Static stretches help relax and loosen your joints, which will ultimately make movement easier (2). If you’re having problems stretching, try using bands, towels, or equipment that will make the process easier and safer. They decrease the necessary range of motion to perform a stretch with proper form, and improve stability during stretching.
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What Is The Difference Between Static And Dynamic Stretching?
Static vs dynamic stretching: which is better? In practical terms, this is not a fair comparison between the two forms of stretches. Each is meant to be utilized at different points of your workout routine, which makes both of them equally valuable.
So what differentiates the two? Why is one form best suited as a pre-workout routine and the other a post-workout routine? Let’s find out.
Static stretching ideally involves holding one position without moving to stretch your muscles. Your muscles are generally relaxed and elongated during this period. Research has suggested a variety of hold durations to be effective, but it is generally agreed that hold times of 30 seconds to a minute per stretch will yield positive effects.
Dynamic stretching is a little different. Your body is continuously engaged in active movements that are slow and controlled. This is what makes them the ideal pre-workout routine as your muscles are warmed up during the movements.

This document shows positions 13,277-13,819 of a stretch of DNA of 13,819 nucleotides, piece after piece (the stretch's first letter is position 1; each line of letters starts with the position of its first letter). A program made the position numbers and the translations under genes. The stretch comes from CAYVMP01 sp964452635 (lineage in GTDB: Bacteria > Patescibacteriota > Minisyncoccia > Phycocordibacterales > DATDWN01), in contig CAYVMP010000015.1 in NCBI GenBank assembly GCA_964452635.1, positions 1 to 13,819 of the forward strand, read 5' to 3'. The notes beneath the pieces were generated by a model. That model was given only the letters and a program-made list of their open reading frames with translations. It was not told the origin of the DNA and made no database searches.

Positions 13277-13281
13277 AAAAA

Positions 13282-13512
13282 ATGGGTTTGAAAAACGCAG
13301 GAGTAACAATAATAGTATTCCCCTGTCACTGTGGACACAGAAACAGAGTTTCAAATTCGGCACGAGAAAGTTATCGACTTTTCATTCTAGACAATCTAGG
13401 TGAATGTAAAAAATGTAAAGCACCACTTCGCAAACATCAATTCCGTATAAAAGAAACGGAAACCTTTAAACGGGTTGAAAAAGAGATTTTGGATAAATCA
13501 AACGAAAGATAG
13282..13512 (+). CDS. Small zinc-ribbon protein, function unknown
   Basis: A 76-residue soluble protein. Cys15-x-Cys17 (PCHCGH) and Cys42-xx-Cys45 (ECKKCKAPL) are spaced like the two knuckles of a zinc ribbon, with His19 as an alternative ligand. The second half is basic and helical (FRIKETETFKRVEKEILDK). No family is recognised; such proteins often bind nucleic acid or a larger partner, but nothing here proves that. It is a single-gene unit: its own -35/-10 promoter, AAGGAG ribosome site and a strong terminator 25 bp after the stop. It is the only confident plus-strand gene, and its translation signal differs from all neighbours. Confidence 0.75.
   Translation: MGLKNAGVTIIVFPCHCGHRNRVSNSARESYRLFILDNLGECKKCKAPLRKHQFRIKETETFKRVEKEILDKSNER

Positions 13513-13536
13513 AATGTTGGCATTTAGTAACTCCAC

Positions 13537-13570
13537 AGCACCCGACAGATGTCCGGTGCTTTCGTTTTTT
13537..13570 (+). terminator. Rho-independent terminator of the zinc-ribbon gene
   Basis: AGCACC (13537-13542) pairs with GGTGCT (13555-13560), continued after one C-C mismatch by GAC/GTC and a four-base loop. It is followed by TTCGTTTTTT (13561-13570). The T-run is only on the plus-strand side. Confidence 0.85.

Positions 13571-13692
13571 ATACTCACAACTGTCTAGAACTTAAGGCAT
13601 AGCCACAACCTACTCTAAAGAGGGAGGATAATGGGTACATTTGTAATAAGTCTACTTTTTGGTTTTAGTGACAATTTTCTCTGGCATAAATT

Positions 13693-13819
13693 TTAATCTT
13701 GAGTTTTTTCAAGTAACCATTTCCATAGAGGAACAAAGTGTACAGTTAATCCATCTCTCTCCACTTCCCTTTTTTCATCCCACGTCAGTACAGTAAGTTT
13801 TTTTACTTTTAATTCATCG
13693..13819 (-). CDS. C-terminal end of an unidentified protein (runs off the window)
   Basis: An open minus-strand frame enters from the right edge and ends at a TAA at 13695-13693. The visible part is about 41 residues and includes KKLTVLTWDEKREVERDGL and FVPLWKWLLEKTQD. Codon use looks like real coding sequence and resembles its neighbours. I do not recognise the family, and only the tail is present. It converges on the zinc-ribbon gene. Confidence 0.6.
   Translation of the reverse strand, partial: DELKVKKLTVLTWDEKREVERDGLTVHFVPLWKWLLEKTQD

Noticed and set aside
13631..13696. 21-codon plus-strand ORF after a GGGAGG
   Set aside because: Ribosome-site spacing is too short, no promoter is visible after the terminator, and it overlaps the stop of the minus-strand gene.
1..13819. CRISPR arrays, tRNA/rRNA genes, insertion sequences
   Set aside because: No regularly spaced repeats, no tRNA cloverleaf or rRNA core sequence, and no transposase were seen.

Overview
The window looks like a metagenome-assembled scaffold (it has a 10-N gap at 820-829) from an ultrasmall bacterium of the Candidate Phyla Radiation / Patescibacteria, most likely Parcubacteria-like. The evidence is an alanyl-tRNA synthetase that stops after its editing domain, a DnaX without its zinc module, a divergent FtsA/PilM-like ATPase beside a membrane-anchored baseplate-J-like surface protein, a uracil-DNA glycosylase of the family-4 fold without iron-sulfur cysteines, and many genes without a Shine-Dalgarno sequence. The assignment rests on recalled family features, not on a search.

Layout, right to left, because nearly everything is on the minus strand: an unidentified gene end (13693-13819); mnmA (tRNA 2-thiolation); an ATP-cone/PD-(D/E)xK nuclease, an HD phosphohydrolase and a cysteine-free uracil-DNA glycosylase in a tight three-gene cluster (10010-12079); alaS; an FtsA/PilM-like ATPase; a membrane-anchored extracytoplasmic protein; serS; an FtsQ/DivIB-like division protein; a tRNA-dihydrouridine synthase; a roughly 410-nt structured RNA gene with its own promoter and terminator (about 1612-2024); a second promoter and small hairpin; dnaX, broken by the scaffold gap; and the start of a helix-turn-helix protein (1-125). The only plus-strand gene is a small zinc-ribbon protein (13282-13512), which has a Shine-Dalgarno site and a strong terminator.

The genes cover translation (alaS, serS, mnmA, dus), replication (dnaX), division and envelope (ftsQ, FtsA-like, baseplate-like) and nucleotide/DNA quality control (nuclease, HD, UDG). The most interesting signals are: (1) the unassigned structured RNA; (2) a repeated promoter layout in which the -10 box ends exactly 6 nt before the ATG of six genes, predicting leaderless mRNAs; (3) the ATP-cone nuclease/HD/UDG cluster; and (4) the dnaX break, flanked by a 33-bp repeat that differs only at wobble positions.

With this information, you now know when to do static stretching and when to do dynamic stretching. So it never should be a question of which variant is better. The question should be: At what point of your exercise can you get the full benefits of each exercise?
Below are some examples of static stretching exercises that will improve your post-workout routines.
Static Stretching Examples For Post-Workout
Try these static stretches in your next post-workout routine to work on each of your major muscle groups:
Overhead Triceps Stretch
- Standing with your feet hip-width apart, roll your shoulder back and down to ease any tension.
- Extend your right arm toward the ceiling and while bending your elbow to bring your right palm down. This movement should be toward the center of your back.
- Next, bring your left hand up. This should initiate a downward pull to your right elbow.
- Maintain this stretch for 30 seconds to a minute and switch to the other arm. Do 3 reps on each side before trying to go deeper.
Head-To-Knee Forward Bend
- Find a comfortable flat surface and sit on it.